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17 April 2014 12:48 pm ,
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Officials last week revealed that the U.S. contribution to ITER could cost $3.9 billion by 2034—roughly four times the...
An experimental hepatitis B drug that looked safe in animal trials tragically killed five of 15 patients in 1993. Now,...
Using the two high-quality genomes that exist for Neandertals and Denisovans, researchers find clues to gene activity...
A new report from the Intergovernmental Panel on Climate Change (IPCC) concludes that humanity has done little to slow...
Astronomers have discovered an Earth-sized planet in the habitable zone of a red dwarf—a star cooler than the sun—500...
Three years ago, Jennifer Francis of Rutgers University proposed that a warming Arctic was altering the behavior of the...
- 17 April 2014 12:48 pm , Vol. 344 , #6181
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Computer Jocks Crack Encryption Standard
22 October 1996 8:00 pm
Ensuring computer security has just become much harder. In a message on the Internet, Adi Shamir, an eminent cryptographer, has revealed a new way to crack the most popular schemes for encrypting messages passing over the Net and telephone lines.
Shamir, a mathematician at Israel's Weizmann Institute, is famous for helping to create a widely used encryption algorithm: RSA. (Shamir is the "S" in "RSA.") Now he and Eli Biham, a computer scientist also at Weizmann, have built on an attack strategy developed by researchers at Bellcore (to which RSA was vulnerable). ``They've taken it one step further,'' says Richard DeMillo, a member of the Bellcore group. The result, says Shamir, is an all-out assault on encryption systems. One prominent victim is the Data Encryption Standard (DES), in wide use throughout the computer world. Shamir and Biham were able to unravel DES's secret key after a mere 200 tries.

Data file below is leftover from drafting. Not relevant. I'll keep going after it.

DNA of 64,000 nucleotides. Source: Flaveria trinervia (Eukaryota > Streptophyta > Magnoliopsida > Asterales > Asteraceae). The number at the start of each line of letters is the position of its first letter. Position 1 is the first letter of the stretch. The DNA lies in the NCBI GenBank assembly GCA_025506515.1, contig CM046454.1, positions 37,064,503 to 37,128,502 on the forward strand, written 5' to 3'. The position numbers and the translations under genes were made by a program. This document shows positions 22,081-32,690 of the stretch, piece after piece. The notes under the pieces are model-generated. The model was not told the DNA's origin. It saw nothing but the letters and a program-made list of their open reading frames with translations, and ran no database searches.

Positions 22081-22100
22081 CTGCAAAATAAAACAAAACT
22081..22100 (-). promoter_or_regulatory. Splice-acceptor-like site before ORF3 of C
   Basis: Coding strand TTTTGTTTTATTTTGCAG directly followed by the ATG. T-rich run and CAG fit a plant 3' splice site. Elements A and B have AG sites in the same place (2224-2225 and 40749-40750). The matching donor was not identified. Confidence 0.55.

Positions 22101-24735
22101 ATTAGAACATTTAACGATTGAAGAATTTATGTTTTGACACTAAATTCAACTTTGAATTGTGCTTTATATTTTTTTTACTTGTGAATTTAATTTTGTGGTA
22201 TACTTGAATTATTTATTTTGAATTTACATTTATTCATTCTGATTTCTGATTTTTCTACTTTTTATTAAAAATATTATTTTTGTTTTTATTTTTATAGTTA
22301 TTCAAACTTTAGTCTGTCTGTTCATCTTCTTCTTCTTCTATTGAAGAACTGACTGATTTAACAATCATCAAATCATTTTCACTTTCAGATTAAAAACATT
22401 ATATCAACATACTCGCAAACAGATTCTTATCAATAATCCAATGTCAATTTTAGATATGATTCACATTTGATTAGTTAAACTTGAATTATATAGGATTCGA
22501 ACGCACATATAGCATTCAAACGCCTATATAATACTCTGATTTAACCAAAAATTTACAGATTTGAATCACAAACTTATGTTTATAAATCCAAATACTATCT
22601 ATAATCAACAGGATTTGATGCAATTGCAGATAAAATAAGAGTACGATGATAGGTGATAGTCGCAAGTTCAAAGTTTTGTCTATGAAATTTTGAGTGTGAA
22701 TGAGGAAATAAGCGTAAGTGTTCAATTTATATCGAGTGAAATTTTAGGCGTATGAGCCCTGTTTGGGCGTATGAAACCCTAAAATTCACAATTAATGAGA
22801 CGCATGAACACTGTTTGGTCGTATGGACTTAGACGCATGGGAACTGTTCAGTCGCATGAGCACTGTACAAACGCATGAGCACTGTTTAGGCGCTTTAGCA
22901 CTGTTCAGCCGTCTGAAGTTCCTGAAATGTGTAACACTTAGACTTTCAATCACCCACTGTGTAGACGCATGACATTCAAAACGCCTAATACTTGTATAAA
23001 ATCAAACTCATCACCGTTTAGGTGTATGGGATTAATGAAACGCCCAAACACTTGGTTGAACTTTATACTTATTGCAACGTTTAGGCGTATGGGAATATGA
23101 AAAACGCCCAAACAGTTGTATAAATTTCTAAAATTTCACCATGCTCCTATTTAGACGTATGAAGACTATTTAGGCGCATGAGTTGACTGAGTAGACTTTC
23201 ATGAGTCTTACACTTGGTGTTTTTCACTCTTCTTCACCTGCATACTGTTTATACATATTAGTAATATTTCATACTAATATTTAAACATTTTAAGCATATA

Shamir and Biham's approach, called differential fault analysis, relies upon making a computer err in its calculations. The first step is to irradiate an encrypting machine--a readily available encrypting chip, for example--to flip a bit in its memory. Then, by comparing a number of error-ridden encryptions with a single flawless one, the hacker can ferret out the key to ``almost any secret key cryptosystem proposed so far in the open literature,'' Shamir writes.